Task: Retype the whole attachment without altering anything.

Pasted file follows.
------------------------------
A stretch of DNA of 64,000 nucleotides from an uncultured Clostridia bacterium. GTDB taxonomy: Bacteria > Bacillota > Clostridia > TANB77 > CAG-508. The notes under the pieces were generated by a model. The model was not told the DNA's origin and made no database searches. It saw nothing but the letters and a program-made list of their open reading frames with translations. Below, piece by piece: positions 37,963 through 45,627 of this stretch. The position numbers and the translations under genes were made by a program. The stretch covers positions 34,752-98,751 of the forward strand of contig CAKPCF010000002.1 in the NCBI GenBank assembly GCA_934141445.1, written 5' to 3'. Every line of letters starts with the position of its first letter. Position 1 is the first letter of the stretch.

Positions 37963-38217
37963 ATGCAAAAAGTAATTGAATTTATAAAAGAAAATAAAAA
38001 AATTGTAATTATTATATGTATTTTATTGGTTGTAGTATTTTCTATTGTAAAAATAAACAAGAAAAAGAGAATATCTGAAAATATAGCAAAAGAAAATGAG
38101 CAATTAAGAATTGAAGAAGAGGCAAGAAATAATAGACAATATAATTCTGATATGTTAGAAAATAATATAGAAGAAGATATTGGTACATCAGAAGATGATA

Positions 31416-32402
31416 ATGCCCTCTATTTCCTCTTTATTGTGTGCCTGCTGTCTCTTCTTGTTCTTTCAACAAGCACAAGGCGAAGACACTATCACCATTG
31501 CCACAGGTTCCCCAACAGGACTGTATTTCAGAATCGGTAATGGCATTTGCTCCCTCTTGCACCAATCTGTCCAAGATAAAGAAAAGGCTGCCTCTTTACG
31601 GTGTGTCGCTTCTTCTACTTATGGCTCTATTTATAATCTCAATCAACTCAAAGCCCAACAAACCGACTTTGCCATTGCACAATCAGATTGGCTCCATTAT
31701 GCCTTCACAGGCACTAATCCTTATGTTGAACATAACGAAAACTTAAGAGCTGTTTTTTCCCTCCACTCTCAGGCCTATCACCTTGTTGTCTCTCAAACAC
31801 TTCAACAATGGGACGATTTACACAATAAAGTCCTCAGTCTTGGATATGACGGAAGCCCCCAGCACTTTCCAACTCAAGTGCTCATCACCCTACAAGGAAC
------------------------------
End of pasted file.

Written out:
A stretch of DNA of 64,000 nucleotides from an uncultured Clostridia bacterium. GTDB taxonomy: Bacteria > Bacillota > Clostridia > TANB77 > CAG-508. The notes under the pieces were generated by a model. The model was not told the DNA's origin and made no database searches. It saw nothing but the letters and a program-made list of their open reading frames with translations. Below, piece by piece: positions 37,963 through 45,627 of this stretch. The position numbers and the translations under genes were made by a program. The stretch covers positions 34,752-98,751 of the forward strand of contig CAKPCF010000002.1 in the NCBI GenBank assembly GCA_934141445.1, written 5' to 3'. Every line of letters starts with the position of its first letter. Position 1 is the first letter of the stretch.

Positions 37963-38217
37963 ATGCAAAAAGTAATTGAATTTATAAAAGAAAATAAAAA
38001 AATTGTAATTATTATATGTATTTTATTGGTTGTAGTATTTTCTATTGTAAAAATAAACAAGAAAAAGAGAATATCTGAAAATATAGCAAAAGAAAATGAG
38101 CAATTAAGAATTGAAGAAGAGGCAAGAAATAATAGACAATATAATTCTGATATGTTAGAAAATAATATAGAAGAAGATATTGGTACATCAGAAGATGATA

Positions 31416-32402
31416 ATGCCCTCTATTTCCTCTTTATTGTGTGCCTGCTGTCTCTTCTTGTTCTTTCAACAAGCACAAGGCGAAGACACTATCACCATTG
31501 CCACAGGTTCCCCAACAGGACTGTATTTCAGAATCGGTAATGGCATTTGCTCCCTCTTGCACCAATCTGTCCAAGATAAAGAAAAGGCTGCCTCTTTACG
31601 GTGTGTCGCTTCTTCTACTTATGGCTCTATTTATAATCTCAATCAACTCAAAGCCCAACAAACCGACTTTGCCATTGCACAATCAGATTGGCTCCATTAT
31701 GCCTTCACAGGCACTAATCCTTATGTTGAACATAACGAAAACTTAAGAGCTGTTTTTTCCCTCCACTCTCAGGCCTATCACCTTGTTGTCTCTCAAACAC
31801 TTCAACAATGGGACGATTTACACAATAAAGTCCTCAGTCTTGGATATGACGGAAGCCCCCAGCACTTTCCAACTCAAGTGCTCATCACCCTACAAGGAAC